There are some significant tax benefits made available to homeowners – be SURE to talk to your accountant about such aspects as listed below:
- Every year one will have the opportunity to write-off on their tax filing the mortgage interest, taxes, and possibly some items of closing costs. Also, if one has moved more than 50 miles then there are certain moving expenses that may be tax deductible. [Note, this deduction was removed in the new tax law and won’t be available for 2018 tax season.] One will be able to utilize the 1040 Schedule A form (‘long’ form) vs. the 1040-A form (‘short’ form). When utilizing the long form one can write-off other expenses such as charitable deductions. One should consult with an accountant about the best means to take maximum advantage of the tax benefits of owning a home.
- Keep in mind that there are ways to utilize tax benefits to help pay for the house on a monthly basis. See the blog .
- If one decides to sell their home in the future it will be important to understand the ‘basis’ value of the home versus the value when sold. [Keep the HUD-1/CD document and appraisal.] One can increase the basis by including the cost of capital improvements. For this reason one will want to include receipts related to capital improvements in a binder held for home expenses. [Note: capital improvements are items that – add value; extend the useful life of the home; changes the use of something; e.g. wood floors, granite counters, renovated kitchen, swimming pool, etc.] Some things to keep in mind when considering the sale of the house [since 2013 laws]:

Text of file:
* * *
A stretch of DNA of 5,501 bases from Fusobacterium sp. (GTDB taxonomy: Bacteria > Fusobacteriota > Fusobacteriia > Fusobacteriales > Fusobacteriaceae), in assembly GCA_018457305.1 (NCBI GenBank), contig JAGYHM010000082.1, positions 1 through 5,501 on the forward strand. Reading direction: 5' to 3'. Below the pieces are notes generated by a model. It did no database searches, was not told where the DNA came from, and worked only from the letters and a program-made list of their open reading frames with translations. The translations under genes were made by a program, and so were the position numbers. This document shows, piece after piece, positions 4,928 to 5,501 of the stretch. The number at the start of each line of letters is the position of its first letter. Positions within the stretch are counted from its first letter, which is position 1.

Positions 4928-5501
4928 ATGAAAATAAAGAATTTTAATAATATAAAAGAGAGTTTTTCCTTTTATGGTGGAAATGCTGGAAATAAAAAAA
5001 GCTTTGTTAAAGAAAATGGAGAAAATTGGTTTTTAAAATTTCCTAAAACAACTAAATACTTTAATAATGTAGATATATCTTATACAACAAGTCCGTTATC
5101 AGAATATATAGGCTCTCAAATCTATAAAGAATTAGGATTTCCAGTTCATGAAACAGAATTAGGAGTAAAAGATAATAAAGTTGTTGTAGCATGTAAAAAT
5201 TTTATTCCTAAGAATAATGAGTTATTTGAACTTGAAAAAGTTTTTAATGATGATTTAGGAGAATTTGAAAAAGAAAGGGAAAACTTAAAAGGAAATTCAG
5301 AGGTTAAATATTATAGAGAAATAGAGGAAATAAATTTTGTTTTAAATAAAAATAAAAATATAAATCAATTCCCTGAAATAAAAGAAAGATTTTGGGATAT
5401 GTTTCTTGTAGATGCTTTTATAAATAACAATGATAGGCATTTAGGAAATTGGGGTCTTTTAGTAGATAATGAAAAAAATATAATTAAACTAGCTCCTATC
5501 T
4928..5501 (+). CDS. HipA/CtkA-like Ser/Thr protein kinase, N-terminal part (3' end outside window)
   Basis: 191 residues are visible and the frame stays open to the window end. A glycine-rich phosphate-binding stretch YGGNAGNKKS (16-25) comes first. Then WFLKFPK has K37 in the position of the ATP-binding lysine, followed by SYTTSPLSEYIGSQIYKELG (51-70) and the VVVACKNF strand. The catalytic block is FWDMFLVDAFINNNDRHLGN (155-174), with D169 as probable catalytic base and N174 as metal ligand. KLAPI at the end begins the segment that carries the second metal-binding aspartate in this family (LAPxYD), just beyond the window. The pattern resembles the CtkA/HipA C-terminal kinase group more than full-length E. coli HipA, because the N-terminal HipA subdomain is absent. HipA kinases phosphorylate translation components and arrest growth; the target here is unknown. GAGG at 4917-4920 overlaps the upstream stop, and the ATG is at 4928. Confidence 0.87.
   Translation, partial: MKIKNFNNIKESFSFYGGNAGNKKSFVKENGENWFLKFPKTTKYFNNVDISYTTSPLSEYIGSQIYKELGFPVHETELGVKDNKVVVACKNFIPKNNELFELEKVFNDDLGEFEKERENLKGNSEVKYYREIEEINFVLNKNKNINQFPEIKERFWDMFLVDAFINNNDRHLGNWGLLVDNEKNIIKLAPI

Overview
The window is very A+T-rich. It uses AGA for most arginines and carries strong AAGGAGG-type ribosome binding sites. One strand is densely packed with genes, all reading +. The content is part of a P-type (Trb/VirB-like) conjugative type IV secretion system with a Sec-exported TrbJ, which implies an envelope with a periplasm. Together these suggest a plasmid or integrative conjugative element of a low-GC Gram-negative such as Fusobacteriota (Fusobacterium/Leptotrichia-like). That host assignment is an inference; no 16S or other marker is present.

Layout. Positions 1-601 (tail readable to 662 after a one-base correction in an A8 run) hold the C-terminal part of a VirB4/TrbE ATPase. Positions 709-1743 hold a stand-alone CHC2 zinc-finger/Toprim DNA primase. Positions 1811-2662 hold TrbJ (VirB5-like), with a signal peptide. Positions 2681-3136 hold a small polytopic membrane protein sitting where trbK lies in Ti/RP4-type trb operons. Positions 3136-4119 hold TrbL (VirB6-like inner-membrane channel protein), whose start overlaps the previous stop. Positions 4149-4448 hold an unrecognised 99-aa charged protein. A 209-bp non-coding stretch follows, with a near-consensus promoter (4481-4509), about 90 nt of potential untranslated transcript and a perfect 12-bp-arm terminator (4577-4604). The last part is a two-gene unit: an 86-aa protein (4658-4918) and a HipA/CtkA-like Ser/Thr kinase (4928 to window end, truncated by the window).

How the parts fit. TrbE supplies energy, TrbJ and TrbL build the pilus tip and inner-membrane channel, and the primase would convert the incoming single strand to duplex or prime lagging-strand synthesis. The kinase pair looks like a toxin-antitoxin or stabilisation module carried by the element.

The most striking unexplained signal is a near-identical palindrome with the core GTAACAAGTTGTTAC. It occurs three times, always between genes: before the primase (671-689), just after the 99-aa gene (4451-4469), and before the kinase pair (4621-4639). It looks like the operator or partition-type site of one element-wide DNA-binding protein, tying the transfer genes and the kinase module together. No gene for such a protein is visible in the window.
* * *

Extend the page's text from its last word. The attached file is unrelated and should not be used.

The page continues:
A $250k/$500k max. profit (single vs. married) exclusion exists:
- If the home is a principle residence; AND
- The home was not acquired via a 1031 exchange; AND
- If one has lived in the home for 2 years within the last 5 years
(as with anything gov’t related it isn’t always simple – see the linked publication for all the exceptions and specifications):
Publication 523 (2016) Selling your Home [this is the holy grail – read it for complete/correct understanding and consult an accountant]
Generally, the gain is the home’s selling price, minus deductible closing costs, selling costs, and the tax basis in the property. (The basis is the original purchase price, plus purchase expenses, plus the cost of capital improvements, minus any depreciation and minus any casualty losses or insurance payments.) See an accountant to understand implications of capital gains for your particular situation.
PLEASE Call me if you decide to sell your home. I would love the opportunity to help you market and sell the home.
NOTE – If one decides to rent/lease their home in the future keep in mind that many of the expenses can be written off (capital improvements and repairs – keep receipts); also, the home will be set on a depreciation schedule. As such one needs to be sure to consult an accountant about the tax implications of renting/leasing a home and subsequent sale thereof – tax implications. Also, be SURE to check on the insurance implications of owning an investment property.